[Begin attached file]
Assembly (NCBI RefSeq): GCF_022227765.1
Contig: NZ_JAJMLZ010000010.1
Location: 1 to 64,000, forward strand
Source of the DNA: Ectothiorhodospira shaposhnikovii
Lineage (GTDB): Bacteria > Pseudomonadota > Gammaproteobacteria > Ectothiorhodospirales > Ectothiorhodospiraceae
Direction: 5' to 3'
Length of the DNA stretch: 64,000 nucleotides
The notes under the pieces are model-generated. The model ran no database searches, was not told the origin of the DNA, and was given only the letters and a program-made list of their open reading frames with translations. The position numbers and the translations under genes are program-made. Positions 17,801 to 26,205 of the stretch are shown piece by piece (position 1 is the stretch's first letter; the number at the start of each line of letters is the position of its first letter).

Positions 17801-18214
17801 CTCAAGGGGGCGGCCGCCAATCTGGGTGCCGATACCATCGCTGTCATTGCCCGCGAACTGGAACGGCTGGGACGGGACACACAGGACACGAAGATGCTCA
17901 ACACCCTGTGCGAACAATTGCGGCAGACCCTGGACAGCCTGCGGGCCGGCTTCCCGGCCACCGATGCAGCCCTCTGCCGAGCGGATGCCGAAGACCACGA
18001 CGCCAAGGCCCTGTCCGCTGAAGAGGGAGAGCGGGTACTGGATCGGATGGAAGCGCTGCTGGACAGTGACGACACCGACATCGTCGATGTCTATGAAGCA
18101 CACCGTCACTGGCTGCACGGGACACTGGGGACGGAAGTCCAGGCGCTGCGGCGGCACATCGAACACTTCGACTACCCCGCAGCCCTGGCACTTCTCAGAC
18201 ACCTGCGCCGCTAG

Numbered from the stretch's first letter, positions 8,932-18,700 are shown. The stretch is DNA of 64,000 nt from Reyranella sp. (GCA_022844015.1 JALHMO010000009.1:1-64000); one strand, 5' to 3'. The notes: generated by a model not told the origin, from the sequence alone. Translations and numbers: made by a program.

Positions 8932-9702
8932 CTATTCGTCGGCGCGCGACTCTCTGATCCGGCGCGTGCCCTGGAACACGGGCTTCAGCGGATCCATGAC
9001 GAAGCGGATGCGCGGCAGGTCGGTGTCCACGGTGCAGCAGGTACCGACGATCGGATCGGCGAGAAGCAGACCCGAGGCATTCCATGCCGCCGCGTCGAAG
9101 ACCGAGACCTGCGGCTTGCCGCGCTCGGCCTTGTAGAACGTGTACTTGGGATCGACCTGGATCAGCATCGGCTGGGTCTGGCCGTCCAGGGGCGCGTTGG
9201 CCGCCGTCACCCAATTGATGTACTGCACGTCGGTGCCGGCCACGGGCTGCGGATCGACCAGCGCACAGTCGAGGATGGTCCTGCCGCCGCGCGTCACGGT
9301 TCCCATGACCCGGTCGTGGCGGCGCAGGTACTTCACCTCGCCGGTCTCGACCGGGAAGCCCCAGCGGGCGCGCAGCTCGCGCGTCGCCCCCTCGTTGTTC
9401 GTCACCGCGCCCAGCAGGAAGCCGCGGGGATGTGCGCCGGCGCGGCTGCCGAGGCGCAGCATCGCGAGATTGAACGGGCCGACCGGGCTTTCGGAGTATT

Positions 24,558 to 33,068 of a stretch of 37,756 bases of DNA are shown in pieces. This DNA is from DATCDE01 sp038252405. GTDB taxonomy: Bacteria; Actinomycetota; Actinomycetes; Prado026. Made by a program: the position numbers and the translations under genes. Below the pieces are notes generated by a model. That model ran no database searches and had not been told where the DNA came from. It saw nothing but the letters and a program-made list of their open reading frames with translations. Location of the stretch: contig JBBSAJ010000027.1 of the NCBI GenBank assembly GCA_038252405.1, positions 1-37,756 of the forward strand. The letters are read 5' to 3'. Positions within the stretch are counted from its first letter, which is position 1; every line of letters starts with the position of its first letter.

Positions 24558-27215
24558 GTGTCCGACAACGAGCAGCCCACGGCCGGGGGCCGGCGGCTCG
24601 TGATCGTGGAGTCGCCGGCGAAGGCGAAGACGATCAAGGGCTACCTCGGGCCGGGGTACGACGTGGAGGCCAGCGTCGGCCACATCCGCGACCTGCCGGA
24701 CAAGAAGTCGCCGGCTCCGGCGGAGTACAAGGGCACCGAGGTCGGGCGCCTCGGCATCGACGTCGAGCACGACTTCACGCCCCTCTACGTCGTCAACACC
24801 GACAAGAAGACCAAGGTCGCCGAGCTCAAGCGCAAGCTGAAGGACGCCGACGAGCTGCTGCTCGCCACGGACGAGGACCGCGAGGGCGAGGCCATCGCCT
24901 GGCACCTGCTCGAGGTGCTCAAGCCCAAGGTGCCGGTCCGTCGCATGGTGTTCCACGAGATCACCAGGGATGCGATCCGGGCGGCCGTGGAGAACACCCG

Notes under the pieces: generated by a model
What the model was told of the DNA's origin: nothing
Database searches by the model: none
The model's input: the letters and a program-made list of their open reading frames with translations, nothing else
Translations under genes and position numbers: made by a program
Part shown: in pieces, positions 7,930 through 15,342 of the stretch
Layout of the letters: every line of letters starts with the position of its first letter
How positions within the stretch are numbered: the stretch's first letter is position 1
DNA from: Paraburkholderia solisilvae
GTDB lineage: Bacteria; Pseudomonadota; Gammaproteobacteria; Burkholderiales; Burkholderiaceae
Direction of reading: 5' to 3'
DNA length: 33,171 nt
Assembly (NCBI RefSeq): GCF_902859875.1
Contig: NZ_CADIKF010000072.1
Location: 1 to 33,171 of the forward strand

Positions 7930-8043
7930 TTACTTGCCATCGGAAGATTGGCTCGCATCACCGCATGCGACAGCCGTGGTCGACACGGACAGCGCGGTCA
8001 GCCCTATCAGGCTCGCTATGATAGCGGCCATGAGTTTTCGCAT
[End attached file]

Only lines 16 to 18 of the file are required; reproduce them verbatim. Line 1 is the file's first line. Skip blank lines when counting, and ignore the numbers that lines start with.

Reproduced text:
Positions 8932-9702
8932 CTATTCGTCGGCGCGCGACTCTCTGATCCGGCGCGTGCCCTGGAACACGGGCTTCAGCGGATCCATGAC
9001 GAAGCGGATGCGCGGCAGGTCGGTGTCCACGGTGCAGCAGGTACCGACGATCGGATCGGCGAGAAGCAGACCCGAGGCATTCCATGCCGCCGCGTCGAAG